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As far as my little German goes, translation for this should be -

Es ist Ich.

But here it says -

Ich bin's.

Is my translation correct ?

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up vote 11 down vote accepted

No. It isn't. The correct translation is

Ich bin es (i.e. Ich bin's)


Das bin ich.

In this sentence, the subject in German is "ich", and not the third person, as in your translation. Note that in German, you don't have to capitalize ich.

I wouldn't try to translate everything from English so literally, for you will see soon how peculiar is the order of the elements in sentence.

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I thought like Always me! translates to Immer ich! so this should be same. – mjosh Aug 20 '13 at 20:10
@mjosh Why should it be the same? Immer ich! does mean Always me! but translated word-for-word you'd get Always I! – Dustin Aug 21 '13 at 4:25
@mjosh Literal translations do sometimes work between English and Germans, but often they don't. Don't rely on them! – elena Aug 21 '13 at 7:21
@Dustin: no, the English object of I is me. SPO! – äüö Aug 23 '13 at 20:58
@falkb I guess it's a good thing we're answering a question about German then, isn't it? – Dustin Aug 24 '13 at 2:56

Usually, It's me would be translated as Ich bin es when asked Who is it? (like on the phone or at the door), so c.p.'s answer about says it all.

I'd just like to add another connotation in the slightly varied context of asking Is it just me, or ..., which would be translated as Geht es nur mir so, oder ... or Liegt es an mir, oder ..., and not as Bin es nur ich, oder....

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Literally it's me would be Es ist ich. --> It is me. Flipping this around in German goes to: Ich ist es. --> Me is it. But in German the correct form of "sein" related to "ich" is "bin". The result is: Ich bin es. Shortened to: Ich bin's.

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No, „Ich ist es“ would be „I is it“, both wrong of course. – Carsten S Aug 22 '13 at 23:55
@Carsten Schultz: SPO! The English object of ich is always me, the subject is I. So he's right, after abstract flipping to OPS it's "Me is it". – äüö Aug 23 '13 at 20:56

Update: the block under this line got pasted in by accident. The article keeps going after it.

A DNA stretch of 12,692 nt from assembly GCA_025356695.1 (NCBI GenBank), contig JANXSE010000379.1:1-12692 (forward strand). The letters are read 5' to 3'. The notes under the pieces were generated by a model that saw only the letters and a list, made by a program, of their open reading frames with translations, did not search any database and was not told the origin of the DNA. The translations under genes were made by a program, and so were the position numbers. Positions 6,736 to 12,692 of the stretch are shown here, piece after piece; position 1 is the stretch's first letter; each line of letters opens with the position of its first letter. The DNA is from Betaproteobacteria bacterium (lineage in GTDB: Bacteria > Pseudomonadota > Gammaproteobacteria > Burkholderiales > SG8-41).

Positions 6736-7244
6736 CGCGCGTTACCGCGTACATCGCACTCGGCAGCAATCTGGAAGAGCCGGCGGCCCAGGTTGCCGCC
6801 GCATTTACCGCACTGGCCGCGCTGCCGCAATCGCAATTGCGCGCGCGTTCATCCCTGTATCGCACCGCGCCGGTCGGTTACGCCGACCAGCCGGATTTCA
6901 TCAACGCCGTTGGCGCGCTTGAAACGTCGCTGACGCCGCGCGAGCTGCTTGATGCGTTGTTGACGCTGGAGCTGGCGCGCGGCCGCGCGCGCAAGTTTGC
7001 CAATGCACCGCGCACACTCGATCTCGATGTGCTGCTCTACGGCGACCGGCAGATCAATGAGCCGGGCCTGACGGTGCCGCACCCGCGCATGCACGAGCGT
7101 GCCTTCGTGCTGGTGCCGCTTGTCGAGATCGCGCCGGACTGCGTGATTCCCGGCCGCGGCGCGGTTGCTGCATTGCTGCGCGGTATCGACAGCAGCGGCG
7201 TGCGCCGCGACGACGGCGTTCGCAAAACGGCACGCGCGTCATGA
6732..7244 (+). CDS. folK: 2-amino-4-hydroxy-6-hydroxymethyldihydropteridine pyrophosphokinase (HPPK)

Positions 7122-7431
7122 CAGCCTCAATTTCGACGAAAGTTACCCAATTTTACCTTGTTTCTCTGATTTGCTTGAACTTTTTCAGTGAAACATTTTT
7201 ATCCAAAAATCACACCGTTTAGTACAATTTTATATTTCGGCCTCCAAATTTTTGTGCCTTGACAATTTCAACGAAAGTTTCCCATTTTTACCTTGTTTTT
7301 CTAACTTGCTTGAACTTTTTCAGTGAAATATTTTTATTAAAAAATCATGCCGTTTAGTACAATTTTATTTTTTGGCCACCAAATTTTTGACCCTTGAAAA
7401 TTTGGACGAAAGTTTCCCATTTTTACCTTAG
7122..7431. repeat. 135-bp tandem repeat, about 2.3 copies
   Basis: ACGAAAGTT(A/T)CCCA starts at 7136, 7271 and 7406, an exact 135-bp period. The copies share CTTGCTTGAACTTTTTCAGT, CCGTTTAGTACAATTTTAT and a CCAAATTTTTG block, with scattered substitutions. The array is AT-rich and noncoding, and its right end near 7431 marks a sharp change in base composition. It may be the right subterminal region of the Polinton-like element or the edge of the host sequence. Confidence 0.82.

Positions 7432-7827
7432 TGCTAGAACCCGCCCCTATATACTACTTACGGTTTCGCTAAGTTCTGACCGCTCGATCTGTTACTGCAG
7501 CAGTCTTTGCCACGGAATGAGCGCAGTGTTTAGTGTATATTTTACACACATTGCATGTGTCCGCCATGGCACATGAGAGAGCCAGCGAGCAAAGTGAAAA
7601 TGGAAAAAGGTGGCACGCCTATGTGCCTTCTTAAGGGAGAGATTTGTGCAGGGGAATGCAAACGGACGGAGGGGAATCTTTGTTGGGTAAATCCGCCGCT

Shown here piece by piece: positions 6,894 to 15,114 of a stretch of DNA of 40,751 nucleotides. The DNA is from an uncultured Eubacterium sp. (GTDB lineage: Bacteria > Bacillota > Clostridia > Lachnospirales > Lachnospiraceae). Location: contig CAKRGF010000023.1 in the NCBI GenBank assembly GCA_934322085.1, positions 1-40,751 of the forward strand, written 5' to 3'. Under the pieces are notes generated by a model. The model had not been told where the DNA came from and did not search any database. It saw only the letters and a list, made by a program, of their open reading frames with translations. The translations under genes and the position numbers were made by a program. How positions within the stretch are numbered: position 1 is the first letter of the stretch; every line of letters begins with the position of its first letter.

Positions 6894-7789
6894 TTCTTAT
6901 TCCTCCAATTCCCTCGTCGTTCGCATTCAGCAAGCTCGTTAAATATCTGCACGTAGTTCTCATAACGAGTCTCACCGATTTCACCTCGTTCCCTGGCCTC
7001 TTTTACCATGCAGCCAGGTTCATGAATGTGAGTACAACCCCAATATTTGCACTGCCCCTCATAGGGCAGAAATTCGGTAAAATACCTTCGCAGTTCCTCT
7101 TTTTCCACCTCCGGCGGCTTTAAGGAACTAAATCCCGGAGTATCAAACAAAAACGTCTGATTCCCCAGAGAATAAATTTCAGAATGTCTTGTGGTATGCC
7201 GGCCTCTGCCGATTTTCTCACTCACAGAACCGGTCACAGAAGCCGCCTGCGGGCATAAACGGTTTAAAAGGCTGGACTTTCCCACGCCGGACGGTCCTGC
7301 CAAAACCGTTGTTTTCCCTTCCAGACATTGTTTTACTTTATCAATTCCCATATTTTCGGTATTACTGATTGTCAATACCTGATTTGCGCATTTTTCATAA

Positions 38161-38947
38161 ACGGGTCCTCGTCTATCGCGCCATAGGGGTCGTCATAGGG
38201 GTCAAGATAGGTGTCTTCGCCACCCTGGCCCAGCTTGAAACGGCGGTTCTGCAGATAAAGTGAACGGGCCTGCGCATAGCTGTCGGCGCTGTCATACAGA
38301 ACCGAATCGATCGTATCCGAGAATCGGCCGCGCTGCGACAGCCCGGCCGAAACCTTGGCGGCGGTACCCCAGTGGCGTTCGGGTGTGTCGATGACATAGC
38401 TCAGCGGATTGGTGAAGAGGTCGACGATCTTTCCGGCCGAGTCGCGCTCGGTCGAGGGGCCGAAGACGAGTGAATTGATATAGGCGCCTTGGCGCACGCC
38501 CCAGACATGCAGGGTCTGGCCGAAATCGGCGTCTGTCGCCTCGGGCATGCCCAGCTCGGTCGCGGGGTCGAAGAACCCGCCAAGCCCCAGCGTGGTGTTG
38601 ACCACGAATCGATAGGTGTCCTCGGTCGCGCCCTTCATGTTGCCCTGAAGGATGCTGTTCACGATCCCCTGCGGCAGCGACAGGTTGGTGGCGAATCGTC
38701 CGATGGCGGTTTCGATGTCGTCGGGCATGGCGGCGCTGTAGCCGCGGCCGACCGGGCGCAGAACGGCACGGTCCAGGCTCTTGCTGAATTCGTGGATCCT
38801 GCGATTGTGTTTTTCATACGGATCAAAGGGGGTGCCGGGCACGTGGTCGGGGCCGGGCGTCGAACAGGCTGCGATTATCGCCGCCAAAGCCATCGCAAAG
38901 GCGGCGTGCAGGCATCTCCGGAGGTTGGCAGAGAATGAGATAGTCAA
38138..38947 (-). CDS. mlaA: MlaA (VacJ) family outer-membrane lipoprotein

I may have misunderstood the argument, because it is hard to tell what subject and object are in an ungrammatical sentence. I had assumed that in “Ich ist es” the subject is “Ich”. Otherwise I would not know how he gets from there to “Ich bin es” by just substituting the correct form of “sein”. – Carsten S Aug 23 '13 at 22:16

You should note that this is a grammatically peculiar construction anyway as you can see from the discussions on whether it should be “it is me” or “it is I” in English. For some reason

Es ist ich.

(how do I mark incorrect grammar?) does not work at all in German. Neither does

Es ist du.

On the other hand

„Wer ist gekommen?“ „Es ist der Weihnachtsmann!“

is correct, and in the same way you could correctly say

Es ist er.

The latter sounds a bit strange, though. I am not quite sure why it is this way. I imagine that although here „es“ is technically the subject, „er“ is the secret subject.

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"how do I mark incorrect grammar?" In der Sprachwissenschaft wird oft ein Sternchen vorangestellt, um einen Satz als ungrammatisch zu kennzeichnen: *Es ist mich. Allerdings bedeutet er eigentlich nicht direkt "ungrammatisch", sondern "so nicht belegt", und wird deshalb in der historisch-vergleichenden Sprachwissenschaft auch für rekonstruierte Formen verwendet, bei denen man davon ausgeht, daß es sie gab. Außerdem kennen sicher viele die Konvention nicht. Deshalb ist es wohl am besten, einfach dazuzuschreiben, wie es um die Formulierung bestellt ist. – chirlu Aug 23 '13 at 6:35
Well, the three cases you are describing in your answer are simply based on how the verb sein (to be) is conjugated: ich bin, du bist, er/sie/es ist. So due to that you can not say es ist ich or es ist du, but es ist er. – Thorsten Dittmar Aug 23 '13 at 10:26
Thorsten, note that “es” is the subject, so “es ist..” should be correct. – Carsten S Aug 23 '13 at 11:28

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